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IN RE: William A. BORDERS (2002)

District of Columbia Court of Appeals.

IN RE: William A. BORDERS, Jr., Petitioner.

No. 01-BG-1592.

Decided: May 02, 2002

Before STEADMAN and FARRELL, Associate Judges, and KING, Senior Judge. Charles J. Ogletree, Jr., and Michael Rosier were on the Motion. Joyce E. Peters, Bar Counsel, Wallace E. Shipp, Jr., Deputy Bar Counsel, and Judith Hetherton, Assistant Bar Counsel, were on the Opposition filed by the Office of Bar Counsel. Durward M. Taylor filed a brief on behalf of the Honorable Kevin P. Chavous, Linda W. Cropp, and Sharon Pratt as amici curiae. Sherri L. Wyatt filed a brief on behalf of Congressmen Elijah Cummings, James Clyburn, Earl Hilliard, Bennie Thompson, et al., as amici curiae. Derrick A. Humphries filed a brief on behalf of Ophelia Long, Chair, Black Congress on Health, Law and Economics as amicus curiae.

Petitioner was disbarred from the practice of law in the District of Columbia following an unsuccessful appeal of his 1982 federal convictions for conspiracy, obstruction of justice, and unlawful travel in interstate commerce with intent to commit bribery.   Under this court's decisions, these crimes each involved moral turpitude, see In re Borders, 665 A.2d 1381, 1382 (D.C.1995), requiring his disbarment under D.C.Code § 11-2503(a) (2001).1  On January 20, 2001, President William J. Clinton granted petitioner a full and unconditional pardon.   Petitioner now, rather than seek reinstatement via a petition filed with the Board on Professional Responsibility, see D.C. Bar R. XI, § 16(d) (2001), asks the court to reinstate him automatically by virtue of the pardon, contending that “this Court must use its authority under D.C.Code § 11-2503 and modify or vacate Mr. Borders's disbarment by reinstating him to the D.C. Bar.” We deny the petition without prejudice to the filing of a proper petition for reinstatement before the Board, in which petitioner may urge the pardon as a consideration favoring reinstatement.   We express no view at this time concerning the proper weight to be given the pardon in determining whether petitioner has proven his fitness for reinstatement.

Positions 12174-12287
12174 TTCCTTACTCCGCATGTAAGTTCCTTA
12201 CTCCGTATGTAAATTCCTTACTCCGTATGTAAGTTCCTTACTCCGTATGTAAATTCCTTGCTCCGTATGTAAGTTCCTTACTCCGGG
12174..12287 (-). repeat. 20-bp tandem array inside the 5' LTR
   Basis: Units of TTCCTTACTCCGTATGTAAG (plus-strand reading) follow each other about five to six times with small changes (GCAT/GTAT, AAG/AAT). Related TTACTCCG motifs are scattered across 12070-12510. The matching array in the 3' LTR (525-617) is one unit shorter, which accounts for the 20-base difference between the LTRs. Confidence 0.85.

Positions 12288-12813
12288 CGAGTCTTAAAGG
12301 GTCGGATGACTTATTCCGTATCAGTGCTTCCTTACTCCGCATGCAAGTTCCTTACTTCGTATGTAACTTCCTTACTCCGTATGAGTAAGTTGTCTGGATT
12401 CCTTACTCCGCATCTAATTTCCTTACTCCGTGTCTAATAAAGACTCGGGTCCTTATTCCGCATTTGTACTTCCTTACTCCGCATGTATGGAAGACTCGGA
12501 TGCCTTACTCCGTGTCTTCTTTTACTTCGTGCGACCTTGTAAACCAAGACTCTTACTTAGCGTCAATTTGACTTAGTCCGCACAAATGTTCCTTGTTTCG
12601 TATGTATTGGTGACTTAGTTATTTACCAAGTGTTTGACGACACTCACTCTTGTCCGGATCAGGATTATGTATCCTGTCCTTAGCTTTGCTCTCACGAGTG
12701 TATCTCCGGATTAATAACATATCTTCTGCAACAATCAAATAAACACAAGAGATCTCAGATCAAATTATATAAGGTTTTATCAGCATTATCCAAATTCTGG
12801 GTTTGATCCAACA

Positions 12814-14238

D.C.Code § 11-2503(a) provides that, “[i]f a final judgment of conviction [of an offense involving moral turpitude] is certified to the court, the name of the member of the bar so convicted shall be struck from the roll of the members of the bar and such person shall thereafter cease to be a member.”   We have recognized repeatedly that, “in accordance with the plain language of section 11-2503(a),” disbarment is mandatory once the “final judgment” condition is met.  In re Hopmayer, 625 A.2d 290, 292 (D.C.1993);  see also, e.g., In re McBride, 602 A.2d 626, 629 (D.C.1992) (en banc).2  By contrast, the same section states that, “[u]pon the granting of a pardon to a member so convicted, the court may vacate or modify the order of disbarment” (emphasis added).   The legislature's use of the permissive “may,” on its face, would seem to defeat petitioner's argument that the court has no discretion but to reinstate an attorney disbarred under the statute but subsequently pardoned.   In McBride this court described the legislative history of § 11-2503, including a comprehensive amendment of the statute in 1920 that gave the court “power,” upon the granting of a pardon, “to vacate or modify [a prior] order of disbarment or suspension.”  602 A.2d at 638.   The court, in passing, pointed out that in proposing adoption of that amendment the House Committee on the Judiciary “explained that a pardon would not automatically reverse any disbarment;  rather, the decision to reinstate after a pardon remained with the court.”  Id. at 639 n. 23 (citing To Amend the Code of the District of Columbia:  Hearings on H.R. 14974 Before the House Comm. on the Judiciary, 64th Cong., 1st Sess. 63 (1916)).

Despite this authority plainly indicating that a pardon does not have the automatic effect petitioner would give it, he argues that in In re Abrams, 689 A.2d 6 (D.C.1997) (en banc), the court implicitly recognized that when disbarment rests solely upon proof of conviction, as it does under § 11-2503(a), a subsequently granted pardon strips the disbarment of its continued legitimacy.  Abrams does not stand for that conclusion;  indeed, the Abrams court was not asked to decide the effect of a pardon upon a disbarment based on § 11-2503(a).   Abrams had pled guilty to two counts of wilful failure to answer questions pertinent to a Congressional inquiry, a crime Bar Counsel did not contend involved moral turpitude.   See id. at 11.   After Abrams was pardoned by the President, the Board on Professional Responsibility recommended his suspension for one year on the ground that the underlying conduct involved dishonesty, deceit, or misrepresentation in violation of a disciplinary rule.  Id. at 6. In accepting that finding of misconduct (but imposing the lesser sanction of public censure), the court rejected the argument that the “court's authority to impose professional discipline was ․ nullified by the presidential pardon.”   Id. at 7.3